Energy consumption is essential for any business or organization to function. As a result, they incur heavy bills that need to be cleared on time. While energy consumption is unavoidable, what you can do is avoid high billing costs.

With a utility bill audit, you can reduce a set percentage of the energy costs you pay every month. If you’re planning on an audit, either in-house or with a consultancy, here are few mistakes you should avoid making. By applying these measures, you can reduce the number of errors and further bring down your cost.

An Inappropriate Audit Scope

When preparing an energy audit plan, you need to define the audit scope. Its purpose is to identify the different business components that should be audited in the auditing process.

But most businesses make the mistake of creating an inappropriate audit scope. They limit the auditing boundaries, which affects the scope of opportunities for improvement.

Part of the reason is that the audit scope is business- and sector-dependent. A restaurant will have a different audit scope than a rice mill or a shopping mall.

Before conducting an energy audit, you should ensure that your goals match your desired objectives.

Overestimating Energy Savings

Businesses tend to focus more on energy savings when conducting a utility bill audit. In doing so, they develop unrealistic savings expectations and overestimate the savings. But many factors affect how much money you’ll be saving on your utility bills.

In some cases, the estimates can be twice as high as the actual savings. So if you strictly compare the two figures, you’d conclude the audit as a failure and abstain from subsequent necessary audits. Even worse, you’ll have poor prioritization measures in place.

While audits do save money for businesses, they shouldn’t be your only goal. Look for ways that can improve the productivity of your company.

Not Creating a Checklist

You need to have an audit checklist that will ensure you’re auditing your premises systematically and consistently. You can either develop your checklist or download one from online sources. You can use the checklist offered by the Department of Energy as a benchmark.

Basically, it should contain the following:

• Steps you should take during the audit process

• The types of data and information to collect for the audit

• The existing measurement instruments

• Requirement measurement instruments

• List of equipment to be accessed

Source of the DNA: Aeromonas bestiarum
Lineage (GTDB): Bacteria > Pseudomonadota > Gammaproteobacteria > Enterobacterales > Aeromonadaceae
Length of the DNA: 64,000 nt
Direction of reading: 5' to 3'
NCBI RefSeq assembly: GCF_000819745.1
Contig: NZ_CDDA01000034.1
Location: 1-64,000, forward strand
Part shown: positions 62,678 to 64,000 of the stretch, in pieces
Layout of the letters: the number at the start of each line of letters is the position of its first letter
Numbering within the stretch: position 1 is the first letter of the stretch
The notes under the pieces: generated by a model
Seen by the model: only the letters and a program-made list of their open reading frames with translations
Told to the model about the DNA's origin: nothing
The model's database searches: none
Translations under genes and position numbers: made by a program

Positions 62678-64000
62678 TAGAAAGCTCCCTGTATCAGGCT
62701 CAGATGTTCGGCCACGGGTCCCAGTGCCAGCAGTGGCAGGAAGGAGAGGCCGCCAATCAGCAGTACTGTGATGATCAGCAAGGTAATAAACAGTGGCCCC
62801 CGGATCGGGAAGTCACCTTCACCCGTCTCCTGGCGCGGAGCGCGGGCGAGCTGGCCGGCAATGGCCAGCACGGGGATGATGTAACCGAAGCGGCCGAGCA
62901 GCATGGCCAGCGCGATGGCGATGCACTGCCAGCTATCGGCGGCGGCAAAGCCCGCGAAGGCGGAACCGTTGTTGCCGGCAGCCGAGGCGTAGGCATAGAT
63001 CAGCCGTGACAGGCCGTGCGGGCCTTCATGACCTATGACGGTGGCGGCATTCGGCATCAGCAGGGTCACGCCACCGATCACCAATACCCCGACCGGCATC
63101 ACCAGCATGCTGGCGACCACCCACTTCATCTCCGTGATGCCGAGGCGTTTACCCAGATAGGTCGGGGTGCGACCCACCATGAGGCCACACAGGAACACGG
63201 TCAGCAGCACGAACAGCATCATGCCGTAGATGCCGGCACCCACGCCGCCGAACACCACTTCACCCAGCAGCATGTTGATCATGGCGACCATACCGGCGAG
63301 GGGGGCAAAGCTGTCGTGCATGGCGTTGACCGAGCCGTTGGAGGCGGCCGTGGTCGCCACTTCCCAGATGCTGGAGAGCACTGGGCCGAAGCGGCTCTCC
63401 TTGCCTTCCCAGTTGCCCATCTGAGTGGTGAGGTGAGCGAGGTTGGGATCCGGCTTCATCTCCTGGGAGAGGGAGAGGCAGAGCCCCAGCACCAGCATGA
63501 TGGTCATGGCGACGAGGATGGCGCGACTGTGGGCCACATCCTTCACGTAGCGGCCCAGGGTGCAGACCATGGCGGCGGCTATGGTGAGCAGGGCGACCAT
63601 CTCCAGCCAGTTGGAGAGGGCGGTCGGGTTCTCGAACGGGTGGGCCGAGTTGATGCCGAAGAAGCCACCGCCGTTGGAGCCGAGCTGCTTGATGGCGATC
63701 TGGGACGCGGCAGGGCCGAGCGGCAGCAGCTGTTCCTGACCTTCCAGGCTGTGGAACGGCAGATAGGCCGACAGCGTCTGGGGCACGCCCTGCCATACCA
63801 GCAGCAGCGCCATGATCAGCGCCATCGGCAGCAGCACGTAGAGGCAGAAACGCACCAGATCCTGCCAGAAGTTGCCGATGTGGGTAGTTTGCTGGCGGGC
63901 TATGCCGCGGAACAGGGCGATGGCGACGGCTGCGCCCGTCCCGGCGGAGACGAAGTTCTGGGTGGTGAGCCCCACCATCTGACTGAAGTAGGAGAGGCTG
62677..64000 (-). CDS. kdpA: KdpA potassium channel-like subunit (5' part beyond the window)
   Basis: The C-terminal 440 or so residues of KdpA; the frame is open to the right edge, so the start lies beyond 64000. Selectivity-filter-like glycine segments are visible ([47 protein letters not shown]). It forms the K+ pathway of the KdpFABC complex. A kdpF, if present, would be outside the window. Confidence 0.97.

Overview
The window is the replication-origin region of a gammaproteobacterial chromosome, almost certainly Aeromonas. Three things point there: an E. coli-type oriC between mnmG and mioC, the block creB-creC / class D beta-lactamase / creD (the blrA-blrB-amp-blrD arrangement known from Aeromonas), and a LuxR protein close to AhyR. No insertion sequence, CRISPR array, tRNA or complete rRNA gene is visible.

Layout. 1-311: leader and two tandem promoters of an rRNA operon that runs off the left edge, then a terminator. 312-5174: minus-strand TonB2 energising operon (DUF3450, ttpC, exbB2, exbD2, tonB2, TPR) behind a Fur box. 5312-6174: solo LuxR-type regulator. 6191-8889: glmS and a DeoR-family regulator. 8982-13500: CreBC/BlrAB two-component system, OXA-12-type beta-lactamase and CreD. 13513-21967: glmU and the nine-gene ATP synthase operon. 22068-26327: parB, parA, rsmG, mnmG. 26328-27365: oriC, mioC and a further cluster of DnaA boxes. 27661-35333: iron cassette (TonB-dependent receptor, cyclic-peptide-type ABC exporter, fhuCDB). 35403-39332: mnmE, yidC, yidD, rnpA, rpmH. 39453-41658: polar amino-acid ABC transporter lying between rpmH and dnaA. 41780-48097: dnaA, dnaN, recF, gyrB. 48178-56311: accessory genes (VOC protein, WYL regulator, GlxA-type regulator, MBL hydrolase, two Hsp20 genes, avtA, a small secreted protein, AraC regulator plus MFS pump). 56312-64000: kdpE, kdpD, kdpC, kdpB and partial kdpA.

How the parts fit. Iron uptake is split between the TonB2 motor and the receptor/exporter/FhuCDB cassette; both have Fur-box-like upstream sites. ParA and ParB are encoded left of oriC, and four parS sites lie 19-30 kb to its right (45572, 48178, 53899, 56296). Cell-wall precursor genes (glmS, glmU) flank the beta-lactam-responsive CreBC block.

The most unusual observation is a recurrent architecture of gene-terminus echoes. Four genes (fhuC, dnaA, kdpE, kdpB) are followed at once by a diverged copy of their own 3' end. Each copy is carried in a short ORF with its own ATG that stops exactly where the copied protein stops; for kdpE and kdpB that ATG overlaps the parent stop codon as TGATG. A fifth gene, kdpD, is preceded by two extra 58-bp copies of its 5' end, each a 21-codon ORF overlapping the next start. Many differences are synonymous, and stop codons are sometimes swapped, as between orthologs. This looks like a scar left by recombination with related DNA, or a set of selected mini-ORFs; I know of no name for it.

• Other considerations and measures

Without the checklist, you might skip major steps, and it will make the results inaccurate.

Skipping Building Insulation

It’s a known fact that building insulation can influence your utility bills. You’ll have a much harder time regulating the temperature without insulation. So you’d have to spend more money to achieve the desired temperature.

But surprisingly, a few businesses tend to skip in their auditing process. Experienced auditors will tell you that it’s a mistake.

You need to give equal importance to auditing building insulation as you give to other components like heating, ventilation, lighting, and air-conditioning.

You should check for the following:

• Roof insulation

• Cavity walls

• Dampness in walls

• Windows (double-glazed or secondary glazed)

• Air leakages

• Any mechanical parts causing overheating issues

Omitting Installation Costs

It’s a must to have installation costs reflecting in the energy savings report. If it’s omitted, then you’re making a mistake. Without the installation cost, you’d make incorrect prioritization, and the cost-saving measures will fall flat. You’ll later incur more cost than what you could have saved.

Your utility bill audit report should include an initial budget for covering the necessary installation.

Fluctuating prices between suppliers make it hard to pinpoint an exact figure. Experienced auditors can make it as accurate as possible.

Not Creating a Post-audit Workflow

The final glaring mistake business makes is not creating a post-audit workflow for the staff members. Without this, you may go back to your existing working pattern, thus increasing your utility cost.

Your Post-audit workflow should include the following:

• Identifying the audiences to communicate the efficient action plan about

• Raising awareness about the energy cost-cutting measures across the board

• Training staff members for best practices

• Motivating by creating incentives that encourage staff to adopt practices that cut energy consumption

• Steps to track the results and measure the effectiveness

Every type of business should carry out the utility bill audit regularly. This is true for both large businesses and SMBs. Because such checks are mandatory for large companies, they have an in-house team to handle the audits.

For small and mid-size businesses, they must hire a reputed auditor to help with the billing audit. For best results, it’s essential to deal with a certified consultant.